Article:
A disability charity has refused to apologise for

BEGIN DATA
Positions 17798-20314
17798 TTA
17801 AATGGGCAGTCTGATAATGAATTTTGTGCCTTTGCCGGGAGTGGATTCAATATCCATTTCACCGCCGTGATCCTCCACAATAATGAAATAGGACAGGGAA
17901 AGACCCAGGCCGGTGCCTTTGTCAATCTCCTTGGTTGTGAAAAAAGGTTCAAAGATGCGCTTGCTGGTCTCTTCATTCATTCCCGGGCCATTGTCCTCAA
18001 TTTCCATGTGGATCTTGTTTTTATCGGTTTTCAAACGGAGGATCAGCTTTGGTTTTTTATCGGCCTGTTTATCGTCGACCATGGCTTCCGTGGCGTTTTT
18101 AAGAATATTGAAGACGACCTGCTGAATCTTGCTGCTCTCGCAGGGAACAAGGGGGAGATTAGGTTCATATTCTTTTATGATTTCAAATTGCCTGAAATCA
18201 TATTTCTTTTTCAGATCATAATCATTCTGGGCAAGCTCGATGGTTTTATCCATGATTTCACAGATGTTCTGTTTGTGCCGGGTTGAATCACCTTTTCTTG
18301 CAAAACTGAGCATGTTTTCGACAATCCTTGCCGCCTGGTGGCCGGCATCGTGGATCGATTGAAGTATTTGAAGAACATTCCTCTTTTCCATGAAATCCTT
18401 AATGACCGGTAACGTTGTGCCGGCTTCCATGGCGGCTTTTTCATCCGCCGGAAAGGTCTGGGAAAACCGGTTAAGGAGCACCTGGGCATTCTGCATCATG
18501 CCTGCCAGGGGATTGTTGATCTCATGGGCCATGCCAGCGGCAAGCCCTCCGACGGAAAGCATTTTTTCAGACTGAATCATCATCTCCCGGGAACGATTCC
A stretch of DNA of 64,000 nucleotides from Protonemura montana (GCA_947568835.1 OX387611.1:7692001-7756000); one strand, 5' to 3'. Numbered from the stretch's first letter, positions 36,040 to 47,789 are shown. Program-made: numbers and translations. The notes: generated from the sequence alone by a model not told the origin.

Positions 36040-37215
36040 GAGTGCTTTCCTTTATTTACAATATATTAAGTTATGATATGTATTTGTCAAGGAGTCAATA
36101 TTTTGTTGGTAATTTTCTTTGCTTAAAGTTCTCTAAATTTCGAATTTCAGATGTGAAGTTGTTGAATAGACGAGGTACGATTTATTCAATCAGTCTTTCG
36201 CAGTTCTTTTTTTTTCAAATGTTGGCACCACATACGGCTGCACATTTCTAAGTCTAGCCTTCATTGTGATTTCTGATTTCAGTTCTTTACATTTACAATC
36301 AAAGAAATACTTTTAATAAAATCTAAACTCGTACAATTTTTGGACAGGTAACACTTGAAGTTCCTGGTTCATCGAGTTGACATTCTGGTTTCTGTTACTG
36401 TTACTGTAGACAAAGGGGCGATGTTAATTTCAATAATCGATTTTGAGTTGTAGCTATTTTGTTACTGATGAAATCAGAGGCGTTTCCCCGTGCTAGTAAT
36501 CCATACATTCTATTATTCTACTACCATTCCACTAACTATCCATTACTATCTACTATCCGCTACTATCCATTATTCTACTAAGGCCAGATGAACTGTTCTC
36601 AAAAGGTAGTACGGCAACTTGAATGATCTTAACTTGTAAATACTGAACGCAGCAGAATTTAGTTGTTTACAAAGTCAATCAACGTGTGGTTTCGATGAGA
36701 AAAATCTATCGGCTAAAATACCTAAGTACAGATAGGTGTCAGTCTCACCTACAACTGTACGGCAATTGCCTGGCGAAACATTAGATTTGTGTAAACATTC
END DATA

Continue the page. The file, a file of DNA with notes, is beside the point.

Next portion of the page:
first_imgA disability charity has refused to apologise for holding a fundraising comedy night in an inaccessible London venue.Action onHearing Loss (formerly known as RNID) was raising money as part of its DeafAwareness Week with an evening of stand-up at The Comedy Store in London.Performers included Angela Barnes, Samantha Baines, Ed Gamble, Eshaan Akbar, Russell Howard (all pictured, left to right) and John Bishop, three of whom have hearing loss themselves.But thevenue chosen by the charity is not accessible to many disabled people, with TheComedy Store warning on its website that it only has a “chair lift”which “cannot bear the weight of a person in a wheelchair”.This meansthat any wheelchair-user “must be able to leave their wheelchair, descend viathe chairlift, then retake their wheelchair once at the bottom of the stairs”,so “large electric wheelchairs are unable to gain access” to the auditorium.Alan Benson,a disabled campaigner and activist from London, said: “Funding is a challengefor everyone so events like this are very important, but it’s vital that we getthem right. “In asociety that routinely discriminates against disabled people we must make surethat we support each other and run fully inclusive events. “I know thatthose with hearing impairments routinely face barriers to participation so Iwould have hoped for better.”Benson, whouses an electric wheelchair himself, added: “London has many great accessiblevenues so there is no excuse not to use them. “By usingvenues like The Comedy Store, we validate their inadequate provision. “To justifythe event by saying it was accessible to some disabled people is simply notgood enough.”Whenquestioned about the inaccessible venue, Action on Hearing Loss (AHL) refusedto apologise or say why the event was held in a venue which was not accessiblefor many wheelchair-users. It alsorefused to say what kind of message that decision sent to wheelchair-users withhigh support needs, and whether it suggested that raising money and “awareness”of AHL’s work was more important than including people who use electricwheelchairs.But aspokesperson said in a statement: “At the launch of Deaf Awareness Week, it wasimportant that the charity gave people with deafness and hearing loss theopportunity to attend an iconic comedy venue that has played host to some ofthe most famous performers in the world. “To achievethis, the show was supported by BSL interpreters, live subtitling and a hearingloop. “But it wasnot just those with deafness and hearing loss who came to the show, people withvarious disabilities were also in attendance, including those usingwheelchairs. “We arecommitted to breaking down the barriers that prevent inclusivity for all and wewill continue to work with venues to help improve their accessibility.”A note from the editor:Please consider making a voluntary financial contribution to support the work of DNS and allow it to continue producing independent, carefully-researched news stories that focus on the lives and rights of disabled people and their user-led organisations. Please do not contribute if you cannot afford to do so, and please note that DNS is not a charity. It is run and owned by disabled journalist John Pring and has been from its launch in April 2009. Thank you for anything you can do to support the work of DNS…last_img

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